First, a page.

A specialized rig for shallow bass

Wes Thomas lives in southern Indiana, where fishing waters can be seriously depleted by a herd of thirsty cows.

"We fish shallow waters," said the fishing pro from Hanover.

Making matters even more challenging, the shallow waters in his region are heavily pressured. Boats and bass fishermen line up just to get their own shot at a single piece of cover.

"We've got just 10 bass in southern Indiana," Thomas laughed "And we have to take our turn catching them."

According to Thomas, area bass fishermen know all about finesse fishing with downsized crankbaits and small spinnerbaits. While they've refined techniques for catching fish, sometimes simple finesse just isn't enough.

It was this intense pressure on shallow strike zones, ranging from 6 inches to only a few feet in depth, that forced Thomas to come up with an adaptation of the drop shot rig.

"We would be fishing a piece of cover, and we'd see a spot that we knew had to hold fish. We just knew there was a fish there, but we couldn't fish this spot with our normal techniques. There would be a fork in a laydown with a little brush around it in maybe a foot of water that just had to have a bass under it, but nothing we had in our arsenal would do the job.

"Spinnerbaits and crankbaits moved too fast, and so did jigs that would fall too fast through a small strike zone to trigger a strike. Then we came up with the idea of shortening the monofilament tail on a drop shot rig and putting on a soft plastic bait and twitching it right in the bass' face until it hit. It worked great," Thomas said.

While Thomas doesn't credit the short drop shot rig with any tournament wins, he says it's helped add weight in a number of tournaments he's fished. "It's a tool that I find works in the right conditions."

In fact, as this was being written, Thomas and his partner finished second in a tournament, mostly because of this modified drop shot rig.

"The tournament had 148 boats, and we placed second, losing only by a pound or so. We caught the only eight fish limit. In the area we fished, there were two other boats: One caught three fish, and the other caught five. We caught most of our fish on the drop shot rig."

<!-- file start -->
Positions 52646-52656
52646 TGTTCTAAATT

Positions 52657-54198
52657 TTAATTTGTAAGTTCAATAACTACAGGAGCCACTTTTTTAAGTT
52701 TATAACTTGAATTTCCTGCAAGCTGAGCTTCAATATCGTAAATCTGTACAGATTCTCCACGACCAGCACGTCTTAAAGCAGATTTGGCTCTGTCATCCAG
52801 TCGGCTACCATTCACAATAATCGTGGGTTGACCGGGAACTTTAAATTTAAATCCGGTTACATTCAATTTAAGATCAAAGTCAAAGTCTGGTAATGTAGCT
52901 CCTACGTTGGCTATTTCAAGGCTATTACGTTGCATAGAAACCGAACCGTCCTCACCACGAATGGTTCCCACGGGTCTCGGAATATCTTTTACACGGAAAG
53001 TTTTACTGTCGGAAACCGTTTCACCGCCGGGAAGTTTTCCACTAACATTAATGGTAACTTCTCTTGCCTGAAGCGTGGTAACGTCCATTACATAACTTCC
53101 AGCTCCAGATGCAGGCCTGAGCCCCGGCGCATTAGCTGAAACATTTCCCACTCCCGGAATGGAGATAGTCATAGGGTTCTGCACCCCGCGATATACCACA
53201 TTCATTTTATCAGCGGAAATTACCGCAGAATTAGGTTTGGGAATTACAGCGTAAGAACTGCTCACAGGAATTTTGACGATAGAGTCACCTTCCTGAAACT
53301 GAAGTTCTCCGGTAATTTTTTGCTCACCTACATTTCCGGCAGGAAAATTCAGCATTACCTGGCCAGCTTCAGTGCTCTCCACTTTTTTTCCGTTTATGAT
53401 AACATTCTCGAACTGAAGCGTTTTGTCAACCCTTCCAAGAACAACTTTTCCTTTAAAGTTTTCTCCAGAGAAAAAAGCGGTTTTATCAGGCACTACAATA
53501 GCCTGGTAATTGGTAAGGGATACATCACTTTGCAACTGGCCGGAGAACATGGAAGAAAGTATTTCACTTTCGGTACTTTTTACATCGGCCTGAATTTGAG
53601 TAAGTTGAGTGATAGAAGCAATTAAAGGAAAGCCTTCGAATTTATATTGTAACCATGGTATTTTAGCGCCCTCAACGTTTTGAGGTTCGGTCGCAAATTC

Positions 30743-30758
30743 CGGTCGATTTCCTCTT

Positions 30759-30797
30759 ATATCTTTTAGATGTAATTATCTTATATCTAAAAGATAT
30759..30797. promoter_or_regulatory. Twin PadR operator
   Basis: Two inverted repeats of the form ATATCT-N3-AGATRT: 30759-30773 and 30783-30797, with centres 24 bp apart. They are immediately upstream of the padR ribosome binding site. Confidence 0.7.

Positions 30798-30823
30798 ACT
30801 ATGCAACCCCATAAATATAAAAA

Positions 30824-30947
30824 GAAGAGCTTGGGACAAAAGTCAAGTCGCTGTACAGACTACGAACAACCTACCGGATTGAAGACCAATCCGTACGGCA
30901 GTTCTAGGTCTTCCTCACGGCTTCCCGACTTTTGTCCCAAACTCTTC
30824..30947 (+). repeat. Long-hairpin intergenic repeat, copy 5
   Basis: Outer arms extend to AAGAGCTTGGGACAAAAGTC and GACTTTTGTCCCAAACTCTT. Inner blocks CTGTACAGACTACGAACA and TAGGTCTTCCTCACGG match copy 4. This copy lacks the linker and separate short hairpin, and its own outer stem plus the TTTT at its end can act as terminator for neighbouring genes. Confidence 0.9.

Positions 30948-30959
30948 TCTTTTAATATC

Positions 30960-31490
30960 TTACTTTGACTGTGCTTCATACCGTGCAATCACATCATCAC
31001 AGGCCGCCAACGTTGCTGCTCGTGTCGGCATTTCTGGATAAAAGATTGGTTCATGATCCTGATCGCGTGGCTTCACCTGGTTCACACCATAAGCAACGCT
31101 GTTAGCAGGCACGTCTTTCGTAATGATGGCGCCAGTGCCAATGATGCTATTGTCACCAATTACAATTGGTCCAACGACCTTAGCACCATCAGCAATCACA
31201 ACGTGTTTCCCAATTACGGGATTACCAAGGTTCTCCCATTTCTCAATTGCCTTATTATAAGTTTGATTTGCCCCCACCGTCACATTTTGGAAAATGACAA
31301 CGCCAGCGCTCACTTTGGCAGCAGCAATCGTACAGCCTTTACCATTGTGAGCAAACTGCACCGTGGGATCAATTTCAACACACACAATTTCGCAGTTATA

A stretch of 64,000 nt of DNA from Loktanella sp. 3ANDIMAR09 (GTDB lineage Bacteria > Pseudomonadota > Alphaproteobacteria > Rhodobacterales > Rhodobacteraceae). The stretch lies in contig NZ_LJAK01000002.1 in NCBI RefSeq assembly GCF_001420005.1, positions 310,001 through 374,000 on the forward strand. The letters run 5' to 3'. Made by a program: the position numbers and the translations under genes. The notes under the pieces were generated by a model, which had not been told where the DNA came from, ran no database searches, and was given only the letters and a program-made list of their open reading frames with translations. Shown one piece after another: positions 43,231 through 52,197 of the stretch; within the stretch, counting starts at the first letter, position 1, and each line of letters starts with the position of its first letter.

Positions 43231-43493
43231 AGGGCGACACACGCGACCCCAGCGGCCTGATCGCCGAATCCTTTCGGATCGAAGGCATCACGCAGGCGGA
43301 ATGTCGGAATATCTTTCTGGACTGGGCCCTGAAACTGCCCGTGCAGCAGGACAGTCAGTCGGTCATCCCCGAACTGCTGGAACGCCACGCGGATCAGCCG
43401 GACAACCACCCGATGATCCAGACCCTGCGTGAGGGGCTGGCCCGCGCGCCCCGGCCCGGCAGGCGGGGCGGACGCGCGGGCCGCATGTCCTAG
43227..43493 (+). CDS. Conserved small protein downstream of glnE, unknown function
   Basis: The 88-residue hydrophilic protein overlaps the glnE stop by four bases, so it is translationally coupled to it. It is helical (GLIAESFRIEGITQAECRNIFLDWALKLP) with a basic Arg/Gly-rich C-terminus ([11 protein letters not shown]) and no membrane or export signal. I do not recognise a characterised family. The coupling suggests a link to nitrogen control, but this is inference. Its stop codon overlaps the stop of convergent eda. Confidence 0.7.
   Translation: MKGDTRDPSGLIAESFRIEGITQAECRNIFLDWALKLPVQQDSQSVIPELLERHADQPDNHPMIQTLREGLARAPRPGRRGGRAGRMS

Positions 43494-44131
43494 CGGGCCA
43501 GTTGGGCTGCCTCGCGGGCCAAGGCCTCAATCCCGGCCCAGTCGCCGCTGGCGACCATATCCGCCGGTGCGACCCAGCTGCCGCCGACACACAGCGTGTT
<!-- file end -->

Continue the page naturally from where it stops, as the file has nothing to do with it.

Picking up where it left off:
The rig that Thomas ties is nothing but a standard drop shot rig tailored for shallow waters. First, he ties a Palomar knot on a hook and leaves a small tag. Instead of the 18 or 24 inches of tail on the knot, Thomas uses a tail as short as 6 inches to suit the cover and depth of water. He'll either nose hook the plastic bait or rig it Texas style.

While you can use just about any kind of weight, Thomas prefers one of the newer sinker designs intended for drop shot fishing — the kind with a wire eye that grips monofilament but slides off with a good, strong pull.

"In a tournament, I don't want to hang a sinker up that I have to break off or pull through brush and disturb fish. In one of our tournaments, if you have 8 pounds, you're in the Top 10. And if you have 10 pounds, you're challenging for the win. One fish can make a big difference."

Thomas says that the best time to use the rig is when shad and bass fry are balled up and visible. "The best time is when the fry are flipping on the surface."

He fishes the short rig on line weights up to 14-pound test, depending on the surrounding cover. Heavier line, he said, impedes the action of the soft plastic.

He likes small baits for this method and uses Yum Dingers in the 3-inch size and the 4-inch Yum Ribworm, Houdini Worm or one of the Yum Wooly baits, such as the smaller sizes of Hawgtail.

While Thomas and his partner started using the short drop shot rig around laydowns, he also throws it to shallow banks, where he'll walk it down the bank toward deeper water. Another spot is around bridge abutments where riprap leads into the creek channel. He throws the rig up into water as shallow as 6 inches and fishes it downhill to the channel edge, holding and stopping and jiggling the plastic bait until he gets bit.

Thomas says the rig isn't a silver bullet for tournament wins, but it will help catch fish when other techniques won't. And where ounces count, that's a good thing. 

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